With all the dog breeds that participated in the trials, not all of them made the final cut for the list of the smartest dogs. That said, only breeds with at least 100 responses qualified. Whippets, though, are both recognized and popular dogs. Thus, qualifying for this list.
How Whippets Performed
Whippets performed just average in the obedience and working intelligence trials. That said, these dogs ranked the 96th smartest dogs out of 138 qualifying breeds. But what exactly does this mean for your Whippet?
The Whippet, along with other average intelligent dogs, is able of learning a new command with just 25 to 40 repetitions. Depending on the complexity of the command, they may require an hour to half a day to learn something new.
In addition, Whippets scored decently well in the obedience intelligence section. These hounds will be able to obey a known command (on the first attempt) with a 50% or better success rate. Not bad for a breed that’s considered “average.”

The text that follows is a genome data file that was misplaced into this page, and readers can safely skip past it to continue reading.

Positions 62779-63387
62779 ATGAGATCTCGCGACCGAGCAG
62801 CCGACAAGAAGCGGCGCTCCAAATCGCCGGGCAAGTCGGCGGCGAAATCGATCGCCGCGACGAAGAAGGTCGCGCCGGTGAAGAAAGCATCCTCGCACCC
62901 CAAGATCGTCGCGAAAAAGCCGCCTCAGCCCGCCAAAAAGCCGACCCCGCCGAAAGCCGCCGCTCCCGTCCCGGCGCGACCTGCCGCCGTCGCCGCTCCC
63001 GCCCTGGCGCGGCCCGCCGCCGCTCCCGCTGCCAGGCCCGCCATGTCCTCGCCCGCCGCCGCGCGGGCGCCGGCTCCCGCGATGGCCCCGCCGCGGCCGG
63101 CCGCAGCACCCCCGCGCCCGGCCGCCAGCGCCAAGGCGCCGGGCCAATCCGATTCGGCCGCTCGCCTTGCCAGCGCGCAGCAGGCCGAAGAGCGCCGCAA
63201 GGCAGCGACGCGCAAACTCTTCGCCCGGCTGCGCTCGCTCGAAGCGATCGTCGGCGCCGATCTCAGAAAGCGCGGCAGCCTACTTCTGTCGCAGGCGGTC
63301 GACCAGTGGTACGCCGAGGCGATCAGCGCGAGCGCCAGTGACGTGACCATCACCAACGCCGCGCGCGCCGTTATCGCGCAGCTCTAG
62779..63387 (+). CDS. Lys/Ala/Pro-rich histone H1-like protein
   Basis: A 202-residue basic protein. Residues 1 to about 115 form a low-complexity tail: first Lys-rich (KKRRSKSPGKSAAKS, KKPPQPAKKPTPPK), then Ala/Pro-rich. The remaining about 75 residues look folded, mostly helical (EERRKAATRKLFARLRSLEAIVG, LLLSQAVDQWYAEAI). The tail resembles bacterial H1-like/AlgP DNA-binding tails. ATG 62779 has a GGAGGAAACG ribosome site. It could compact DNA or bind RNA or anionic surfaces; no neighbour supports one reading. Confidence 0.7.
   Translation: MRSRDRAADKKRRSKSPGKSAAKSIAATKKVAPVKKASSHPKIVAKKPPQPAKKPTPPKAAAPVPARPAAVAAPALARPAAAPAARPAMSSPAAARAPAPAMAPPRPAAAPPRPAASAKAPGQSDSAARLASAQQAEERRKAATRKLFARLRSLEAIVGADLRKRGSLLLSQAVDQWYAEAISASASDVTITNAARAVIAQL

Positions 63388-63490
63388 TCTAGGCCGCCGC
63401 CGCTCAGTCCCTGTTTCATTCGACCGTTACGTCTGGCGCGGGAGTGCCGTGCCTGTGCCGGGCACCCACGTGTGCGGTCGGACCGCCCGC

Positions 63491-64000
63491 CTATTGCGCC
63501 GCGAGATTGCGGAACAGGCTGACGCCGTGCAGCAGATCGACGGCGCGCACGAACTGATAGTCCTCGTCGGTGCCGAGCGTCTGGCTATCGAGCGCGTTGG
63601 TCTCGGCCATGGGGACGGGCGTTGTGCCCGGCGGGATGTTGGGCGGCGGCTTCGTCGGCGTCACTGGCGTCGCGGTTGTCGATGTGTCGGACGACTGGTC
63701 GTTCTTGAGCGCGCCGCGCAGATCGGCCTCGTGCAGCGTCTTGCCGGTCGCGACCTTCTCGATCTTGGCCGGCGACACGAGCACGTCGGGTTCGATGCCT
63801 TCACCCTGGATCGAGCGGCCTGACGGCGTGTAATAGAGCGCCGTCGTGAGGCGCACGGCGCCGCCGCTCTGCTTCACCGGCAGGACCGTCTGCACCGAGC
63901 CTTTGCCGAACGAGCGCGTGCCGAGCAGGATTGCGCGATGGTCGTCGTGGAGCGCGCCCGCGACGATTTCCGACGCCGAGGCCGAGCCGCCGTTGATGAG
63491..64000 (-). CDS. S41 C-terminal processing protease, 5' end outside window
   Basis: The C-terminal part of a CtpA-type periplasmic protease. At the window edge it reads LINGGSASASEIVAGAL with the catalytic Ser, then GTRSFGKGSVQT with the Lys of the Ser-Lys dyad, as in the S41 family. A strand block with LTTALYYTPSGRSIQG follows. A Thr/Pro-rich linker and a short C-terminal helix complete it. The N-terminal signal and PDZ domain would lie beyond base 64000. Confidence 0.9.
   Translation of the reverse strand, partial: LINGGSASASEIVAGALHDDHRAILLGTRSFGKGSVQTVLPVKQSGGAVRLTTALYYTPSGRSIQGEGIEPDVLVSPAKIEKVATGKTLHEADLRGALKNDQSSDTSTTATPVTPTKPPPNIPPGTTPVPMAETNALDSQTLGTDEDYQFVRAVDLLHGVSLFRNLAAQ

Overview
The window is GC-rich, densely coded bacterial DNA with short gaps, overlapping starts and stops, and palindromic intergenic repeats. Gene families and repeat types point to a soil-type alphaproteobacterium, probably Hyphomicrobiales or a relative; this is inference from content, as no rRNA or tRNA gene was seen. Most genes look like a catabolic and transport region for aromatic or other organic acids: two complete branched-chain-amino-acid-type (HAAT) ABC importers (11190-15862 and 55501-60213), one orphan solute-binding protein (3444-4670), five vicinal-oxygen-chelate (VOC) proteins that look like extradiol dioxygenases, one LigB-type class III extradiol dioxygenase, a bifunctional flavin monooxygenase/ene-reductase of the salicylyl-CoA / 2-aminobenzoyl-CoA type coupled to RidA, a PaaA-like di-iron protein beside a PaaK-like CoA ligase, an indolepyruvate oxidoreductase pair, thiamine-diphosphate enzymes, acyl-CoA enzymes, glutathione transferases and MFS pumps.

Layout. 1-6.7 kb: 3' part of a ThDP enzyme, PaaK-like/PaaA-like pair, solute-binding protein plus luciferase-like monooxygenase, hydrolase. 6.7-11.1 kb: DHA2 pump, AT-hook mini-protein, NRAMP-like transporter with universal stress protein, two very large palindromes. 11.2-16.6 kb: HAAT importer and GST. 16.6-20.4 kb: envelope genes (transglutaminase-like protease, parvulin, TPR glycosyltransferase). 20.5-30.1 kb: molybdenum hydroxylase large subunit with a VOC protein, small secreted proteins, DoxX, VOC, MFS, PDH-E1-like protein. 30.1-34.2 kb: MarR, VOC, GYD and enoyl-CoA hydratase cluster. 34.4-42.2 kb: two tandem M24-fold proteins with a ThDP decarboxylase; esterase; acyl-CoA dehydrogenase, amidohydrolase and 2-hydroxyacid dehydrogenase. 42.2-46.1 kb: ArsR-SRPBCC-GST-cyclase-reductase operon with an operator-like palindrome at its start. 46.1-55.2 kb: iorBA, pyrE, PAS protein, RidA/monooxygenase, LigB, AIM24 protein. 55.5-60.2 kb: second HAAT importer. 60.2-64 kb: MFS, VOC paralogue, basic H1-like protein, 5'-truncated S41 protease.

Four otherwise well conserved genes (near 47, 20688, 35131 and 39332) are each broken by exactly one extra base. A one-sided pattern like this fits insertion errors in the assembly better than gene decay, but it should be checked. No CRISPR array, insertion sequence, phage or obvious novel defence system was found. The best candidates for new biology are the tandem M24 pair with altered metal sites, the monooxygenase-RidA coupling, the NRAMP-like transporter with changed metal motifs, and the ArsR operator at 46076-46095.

Many of the most popular dog breeds are in the same dog intelligence category as the Whippet. For example, the Cavalier King Charles, Husky, Bichon Frise, Havanese, Greyhound, Boxer, Great Dane and Boston Terrier are in the same group too.
Whippets vs. The Smartest Dogs
Compared to the smartest dog breeds in the world, the Whippet is undeniably less obedient while still needing more repetitions to learn commands. There’s a decent gap between the brightest dogs and these hounds.
The most intelligent dogs are able to learn a new command with fewer than five repetitions. As a result, it may take 5 minutes for them to learn a new command! That’s means the smartest dogs are at least 5 times faster at learning.
What’s more impressive is the obedience. The top-scorers will obey a known command on the first try with a 95% or better success rate. Not only does this make them the smartest breeds, but also one of the most obedient animals in the world.
There’s no coincidence that the smartest dog breeds also happen to be the most popular. After all, it is a bit easier to train “smarter” dogs. These breeds include the Rottweiler, Doberman, Labrador, Blue Heeler, Golden Retriever and German Shepherd.
2 Reasons Why Whippets Are Actually Smart
Whippets may not be as naturally obedient or eager to learn as the Border Collie. However, that does not mean they’re not intelligent dogs. In fact, according to Stanley Coren, there’s more to dog IQ than just obedience and working intelligence.